PICS triple-layer plastic storage bags were developed by the Bill and Melinda Gates Foundation to protect cowpeas in storage from destruction by weevils. The second phase of the project allowed the product to be expanded for controlling insect pests in many other crops as well. As a part of the third phase of technology development, Purdue entered into a partnership with NCBA CLUSA to distribute the bags to smallholder farmers in remote areas of Uganda through the established CBSP network.
To increase awareness of the PICS bags, media programs promote the bags and demonstrations are carried out to both show proper bag use and make bag sales. During these demonstrations, farmers’ grains are stored in the PICS bags then later opened at Open Bag Ceremonies to publicly demonstrate the effectiveness of PICS bag use.
Impact: Long Term Storage Without Chemicals
Normally after a harvest, supplies peak and prices are low. This is the worst time for any famer to sell their produce, but many have little choice. Sell for less or lose everything becomes the farmer’s slogan.
PICS bags provides an affordable and flexible storage option to farmers, especially those without money to buy chemicals or those who do not want to apply chemicals to their produce.
Aloysius Byamugisha, a farmer from Dokolo says, the new storage technology ensures food security, especially to the farming households since farmers can use them to keep dried food over long periods of time. Rather than selling off their harvests cheaply, in fear of pest damage, and buying back from traders at times of scarcity at higher prices, farmers have their own food to eat already stored at home.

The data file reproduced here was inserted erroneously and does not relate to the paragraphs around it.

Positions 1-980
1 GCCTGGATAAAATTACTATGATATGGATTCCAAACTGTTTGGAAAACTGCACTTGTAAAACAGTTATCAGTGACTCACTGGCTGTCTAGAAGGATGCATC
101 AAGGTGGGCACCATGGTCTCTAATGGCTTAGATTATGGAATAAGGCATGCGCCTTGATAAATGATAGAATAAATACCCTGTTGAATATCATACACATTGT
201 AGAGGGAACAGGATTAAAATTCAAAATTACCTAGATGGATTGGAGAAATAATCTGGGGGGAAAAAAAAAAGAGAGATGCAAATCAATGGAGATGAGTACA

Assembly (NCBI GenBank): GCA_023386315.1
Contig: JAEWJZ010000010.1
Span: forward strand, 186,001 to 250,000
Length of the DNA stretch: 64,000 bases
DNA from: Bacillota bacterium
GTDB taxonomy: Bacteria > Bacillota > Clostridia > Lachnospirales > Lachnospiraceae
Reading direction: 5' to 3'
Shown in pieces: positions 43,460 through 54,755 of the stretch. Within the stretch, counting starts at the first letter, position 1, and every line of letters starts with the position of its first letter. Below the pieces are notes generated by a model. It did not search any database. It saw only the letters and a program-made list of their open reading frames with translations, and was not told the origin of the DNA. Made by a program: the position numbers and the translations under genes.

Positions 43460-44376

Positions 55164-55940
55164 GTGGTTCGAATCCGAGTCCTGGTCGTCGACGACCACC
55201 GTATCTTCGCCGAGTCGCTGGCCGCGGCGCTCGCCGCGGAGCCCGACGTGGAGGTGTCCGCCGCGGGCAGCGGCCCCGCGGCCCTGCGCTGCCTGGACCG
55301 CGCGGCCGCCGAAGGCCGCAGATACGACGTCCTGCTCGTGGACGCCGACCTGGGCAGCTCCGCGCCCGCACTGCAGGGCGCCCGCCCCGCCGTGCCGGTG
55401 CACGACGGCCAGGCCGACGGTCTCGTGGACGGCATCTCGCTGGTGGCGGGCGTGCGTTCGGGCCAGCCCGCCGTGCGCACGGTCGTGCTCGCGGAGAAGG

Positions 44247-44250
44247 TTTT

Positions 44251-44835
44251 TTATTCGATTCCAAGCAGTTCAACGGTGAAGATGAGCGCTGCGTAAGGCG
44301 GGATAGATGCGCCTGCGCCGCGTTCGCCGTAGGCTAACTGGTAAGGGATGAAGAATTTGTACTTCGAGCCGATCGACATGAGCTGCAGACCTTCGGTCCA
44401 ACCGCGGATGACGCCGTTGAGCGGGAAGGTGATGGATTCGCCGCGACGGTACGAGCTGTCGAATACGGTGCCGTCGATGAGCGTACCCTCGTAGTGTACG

“Immediately after harvest, prices are very low hence farmers can keep grains for three to four months and sell at better prices without fear of quality deterioration,” said Byamugisha.
This type of storing crops provides a safe way to store grains as compared to the dangerous chemicals that are normally used by the farmers and traders to prevent insect pest attacks.
“Some countries and international organizations who buy our crops such as maize, beans and other grains have on different occasions threatened to reduce the price of crops stored using chemicals than those which are chemical free,” Byamugisha added.
Selling chemical-free crops, especially abroad, will enable Ugandan crops to compete favourably with those from other countries who use chemicals for long term storage.